Common Parkour Myths And Misconceptions

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Parkour is not just a training method that gets you mentally and physically strong, but is really even a lifestyle for those who practice it. You can overcome obstacles and adapt to efficient movement in any environment. Parkour involves physically and mentally demanding skills and techniques although it is a non-competitive activity which is suitable for all fitness levels. There are many myths and misconceptions of what Parkour is – here are a few:

Parkour is Dangerous

Parkour does have the risk of getting injured, similar to any other sport, although effective training teaches those who practice to be safe. Parkour is about learning to control yourself in unique environments which each has its different challenges.You must understand your physical limits to make good decisions for when, where, and how different moves should be performed. With good training and appropriate decision-making, there’s no reason that Parkour should be viewed as any more dangerous than other sporting activities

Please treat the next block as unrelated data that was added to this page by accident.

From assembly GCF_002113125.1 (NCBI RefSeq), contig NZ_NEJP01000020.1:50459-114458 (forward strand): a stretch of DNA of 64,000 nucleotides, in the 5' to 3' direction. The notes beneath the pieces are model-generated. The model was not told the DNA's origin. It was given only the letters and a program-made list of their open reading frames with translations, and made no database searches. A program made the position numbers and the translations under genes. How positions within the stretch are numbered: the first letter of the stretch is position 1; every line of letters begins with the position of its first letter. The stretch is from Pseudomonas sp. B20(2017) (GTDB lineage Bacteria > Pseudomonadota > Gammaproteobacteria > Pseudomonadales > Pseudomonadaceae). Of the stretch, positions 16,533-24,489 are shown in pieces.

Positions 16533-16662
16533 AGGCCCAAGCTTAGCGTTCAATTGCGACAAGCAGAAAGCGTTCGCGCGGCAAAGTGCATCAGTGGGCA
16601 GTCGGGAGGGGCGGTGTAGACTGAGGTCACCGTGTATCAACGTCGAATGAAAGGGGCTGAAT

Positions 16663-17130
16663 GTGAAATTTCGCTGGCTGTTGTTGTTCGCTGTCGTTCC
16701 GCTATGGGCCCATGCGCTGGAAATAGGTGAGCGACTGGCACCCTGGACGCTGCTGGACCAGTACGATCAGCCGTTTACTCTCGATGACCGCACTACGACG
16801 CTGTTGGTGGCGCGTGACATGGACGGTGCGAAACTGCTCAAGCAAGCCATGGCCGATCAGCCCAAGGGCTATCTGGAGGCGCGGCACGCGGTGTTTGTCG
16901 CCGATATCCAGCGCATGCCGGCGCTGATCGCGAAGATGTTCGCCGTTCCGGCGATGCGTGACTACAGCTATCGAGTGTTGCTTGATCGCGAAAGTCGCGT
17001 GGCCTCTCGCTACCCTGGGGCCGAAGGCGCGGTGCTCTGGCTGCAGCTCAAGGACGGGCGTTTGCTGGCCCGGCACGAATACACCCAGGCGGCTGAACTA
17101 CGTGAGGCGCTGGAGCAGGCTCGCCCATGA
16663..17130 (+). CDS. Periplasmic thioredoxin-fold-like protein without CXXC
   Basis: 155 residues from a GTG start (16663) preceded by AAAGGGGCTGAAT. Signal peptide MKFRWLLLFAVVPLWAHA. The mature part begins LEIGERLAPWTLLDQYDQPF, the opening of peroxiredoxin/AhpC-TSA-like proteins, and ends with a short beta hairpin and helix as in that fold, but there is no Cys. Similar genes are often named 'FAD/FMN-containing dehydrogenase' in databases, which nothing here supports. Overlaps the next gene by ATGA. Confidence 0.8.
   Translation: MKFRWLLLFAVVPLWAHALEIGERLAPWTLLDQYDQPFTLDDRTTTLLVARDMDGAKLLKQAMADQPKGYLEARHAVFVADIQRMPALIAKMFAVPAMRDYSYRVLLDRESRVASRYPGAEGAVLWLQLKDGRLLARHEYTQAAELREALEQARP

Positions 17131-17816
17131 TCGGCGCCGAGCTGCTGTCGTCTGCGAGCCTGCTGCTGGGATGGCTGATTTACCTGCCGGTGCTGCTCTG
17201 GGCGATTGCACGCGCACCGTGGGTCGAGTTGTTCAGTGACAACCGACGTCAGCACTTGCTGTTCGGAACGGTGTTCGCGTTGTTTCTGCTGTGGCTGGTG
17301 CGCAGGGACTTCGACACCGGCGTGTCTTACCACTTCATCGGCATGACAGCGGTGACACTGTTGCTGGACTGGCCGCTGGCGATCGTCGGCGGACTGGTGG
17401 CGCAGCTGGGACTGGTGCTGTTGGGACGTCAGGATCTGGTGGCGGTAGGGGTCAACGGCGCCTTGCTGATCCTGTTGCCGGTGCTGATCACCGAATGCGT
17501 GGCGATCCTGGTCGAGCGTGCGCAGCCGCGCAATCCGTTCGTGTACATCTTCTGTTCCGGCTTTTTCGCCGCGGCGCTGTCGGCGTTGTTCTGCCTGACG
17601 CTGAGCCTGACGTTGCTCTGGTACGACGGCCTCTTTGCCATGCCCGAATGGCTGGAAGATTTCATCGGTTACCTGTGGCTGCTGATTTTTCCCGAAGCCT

Parkour students practice safe, deliberate, and intentional falls so that when practicing in the field, you react optimally to fail safely. Safety is the priority, and instructors first priorities are to prevent students from getting injured.

Parkour is Not For Girls

Parkour is about adapting your movements to your style. Dedication and hard work are a must, regardless of your gender and everyone has a way they like to express themselves. Parkour is suitable for anyone including younger and older adults as well. It’s just a matter of what a person feels interested and comfortable to do safely so that they can show off their skills and pull off impressive stunts.

Parkour is Illegal

The laws differ among states, countries, cities, and counties. You’ll want to be very sure of which public spaces are private property. There are trespassing laws which, needless to say, you don’t want to find yourself in trouble for. As long as you’re sure of whether or not you’re allowed to be where you’re at, meaning it’s a public space or that you have permission to be there, there’s nothing illegal to be concerned about.

Due to the growing popularity of the sport, designated spaces are even popping up to facilitate training.

No Time to Learn Parkour

The initial skills shouldn’t be skipped, but everyone has their own pace for learning, and it can be done on whatever timeline suits the individual best. Since Parkour can be practiced on just about anything – a curb, bench – and just about anywhere – the park, along a city block – there’s always a way to make some time for training as long as you have enough interest.